Johan Goosen ‘rugby incident’ red card changed outcome of Bulls v Munster, says Jake White

Johan Goosen was in top form for the Bulls against Munster on Saturday, but received a red card for a dangerous tackle in the second half. Photo: BackpagePix

Johan Goosen was in top form for the Bulls against Munster on Saturday, but received a red card for a dangerous tackle in the second half. Photo: BackpagePix

Published Apr 21, 2024


While Jake White feels the Johan Goosen red card “made the game turn a different angle”, he agrees that it was a difficult decision to make as the Bulls took a blow to their United Rugby Championship hopes with Saturday’s 27-22 defeat to Munster at Loftus Versfeld.

The Bulls had just taken a 22-17 lead through Johan Grobbelaar’s try in the 50th minute, but then the big moment of the match came when Welsh referee Adam Jones sent Goosen off for a dangerous tackle.

The former Springbok flyhalf had gone in to tackle Munster replacement scrumhalf Craig Casey near a breakdown. Goosen had tried to close down Casey’s pass, but instead, the Munster halfback dummied, which saw the two players’ heads clashing, and they immediately went down to the ground in what seemed to be an unfortunate collision.

Both players went off for HIA tests, but referee Jones consulted with TMO Craig Evans, and felt that there was no mitigation for Goosen.

And not only was the Bulls pivot red-carded, but a try to Canan Moodie – who had picked up the loose ball and raced away to dot down in the right corner – was ruled out as well.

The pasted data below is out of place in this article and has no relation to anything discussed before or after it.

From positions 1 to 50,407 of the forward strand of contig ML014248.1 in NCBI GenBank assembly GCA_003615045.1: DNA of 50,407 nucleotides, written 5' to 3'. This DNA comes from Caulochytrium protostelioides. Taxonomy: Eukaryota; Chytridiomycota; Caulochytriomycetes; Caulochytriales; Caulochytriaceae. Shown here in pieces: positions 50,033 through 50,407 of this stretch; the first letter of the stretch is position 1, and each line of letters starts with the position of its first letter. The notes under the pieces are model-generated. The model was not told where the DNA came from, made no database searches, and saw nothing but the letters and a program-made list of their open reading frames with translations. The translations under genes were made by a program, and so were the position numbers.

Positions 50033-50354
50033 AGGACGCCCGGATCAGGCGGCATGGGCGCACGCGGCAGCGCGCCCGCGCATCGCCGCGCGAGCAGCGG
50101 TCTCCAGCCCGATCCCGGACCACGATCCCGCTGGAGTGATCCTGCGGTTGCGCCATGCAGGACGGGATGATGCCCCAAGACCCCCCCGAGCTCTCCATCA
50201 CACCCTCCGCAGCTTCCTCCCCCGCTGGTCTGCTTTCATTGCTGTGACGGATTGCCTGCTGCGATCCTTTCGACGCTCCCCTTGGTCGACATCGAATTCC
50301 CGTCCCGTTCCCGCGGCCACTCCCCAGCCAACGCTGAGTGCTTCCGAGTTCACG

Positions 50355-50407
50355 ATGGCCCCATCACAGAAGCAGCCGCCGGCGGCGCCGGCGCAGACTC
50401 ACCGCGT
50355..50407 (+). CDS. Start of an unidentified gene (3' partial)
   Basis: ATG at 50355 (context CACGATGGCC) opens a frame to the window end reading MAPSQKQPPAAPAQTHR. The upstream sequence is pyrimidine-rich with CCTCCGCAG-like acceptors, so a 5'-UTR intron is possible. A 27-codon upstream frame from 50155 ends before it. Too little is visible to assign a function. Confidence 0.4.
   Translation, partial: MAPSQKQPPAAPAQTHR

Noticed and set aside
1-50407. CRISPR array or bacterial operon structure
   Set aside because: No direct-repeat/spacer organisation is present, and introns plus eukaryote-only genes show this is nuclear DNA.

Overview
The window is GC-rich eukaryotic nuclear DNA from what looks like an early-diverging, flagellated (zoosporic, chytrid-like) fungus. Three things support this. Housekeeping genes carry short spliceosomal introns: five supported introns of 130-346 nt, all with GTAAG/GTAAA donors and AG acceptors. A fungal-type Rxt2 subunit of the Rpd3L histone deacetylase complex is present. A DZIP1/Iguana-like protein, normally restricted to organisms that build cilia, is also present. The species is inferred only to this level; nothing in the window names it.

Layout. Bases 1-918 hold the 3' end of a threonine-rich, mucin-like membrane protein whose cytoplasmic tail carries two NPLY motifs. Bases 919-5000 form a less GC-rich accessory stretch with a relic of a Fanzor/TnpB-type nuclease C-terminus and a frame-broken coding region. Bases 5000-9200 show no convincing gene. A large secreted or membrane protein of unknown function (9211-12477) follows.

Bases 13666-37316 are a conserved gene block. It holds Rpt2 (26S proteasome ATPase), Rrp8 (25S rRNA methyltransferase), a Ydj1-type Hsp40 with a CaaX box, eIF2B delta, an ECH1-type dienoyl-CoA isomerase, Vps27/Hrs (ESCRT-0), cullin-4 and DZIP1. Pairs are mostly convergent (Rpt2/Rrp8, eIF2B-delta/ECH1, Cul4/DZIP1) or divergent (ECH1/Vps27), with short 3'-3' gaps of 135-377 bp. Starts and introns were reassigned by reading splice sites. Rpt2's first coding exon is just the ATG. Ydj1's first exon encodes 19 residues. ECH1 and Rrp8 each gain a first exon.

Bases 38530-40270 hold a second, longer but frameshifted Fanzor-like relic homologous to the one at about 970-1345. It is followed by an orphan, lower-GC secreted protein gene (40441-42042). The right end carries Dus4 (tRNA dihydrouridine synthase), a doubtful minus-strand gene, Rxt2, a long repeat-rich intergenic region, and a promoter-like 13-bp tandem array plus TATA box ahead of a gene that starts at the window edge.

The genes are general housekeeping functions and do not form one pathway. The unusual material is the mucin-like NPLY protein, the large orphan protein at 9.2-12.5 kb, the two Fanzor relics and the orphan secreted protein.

“I thought we were actually getting back into the game, and I got the feeling that they were hanging on a bit,” White said afterwards.

“And, had that try been given (to Canan Moodie), and the ref thought that it was a rugby incident (with Goosen’s tackle), then all of a sudden we’re four tries in, looking like we’re getting onto a bit of momentum.

“That’s why I said it’s such a difficult one, because I understand that they are trying to make the game safer. They don’t want concussions.

“One week, you might be fortunate when a referee says ‘Look, that was a rugby incident’, or like that one (Kurt-Lee Arendse tackled by Luke McGrath against Leinster) was a yellow card, even though he knocked Kurt-Lee like that.

“Sometimes you’ve got to take the rough with the smooth. I definitely think it changed the outcome of the game. I definitely think it made the game turn a different angle.

“Had that been later on in the game and we were far ahead, then people don’t see the importance of that – that’s what makes it so hard and difficult for a coach, because you almost sense that there are certain key moments in a game that if they go for you or don’t go for you, then you could up winning or losing game.

“Margins are so small. There was a trip on Kurt-Lee when he tried to step some guy. Two weeks ago, it might have been said that’s a yellow card.

“There was a time when they tackled Kurt-Lee high in one of those carries he had, and two weeks ago, maybe they would have said ‘Let’s have a look at that again’.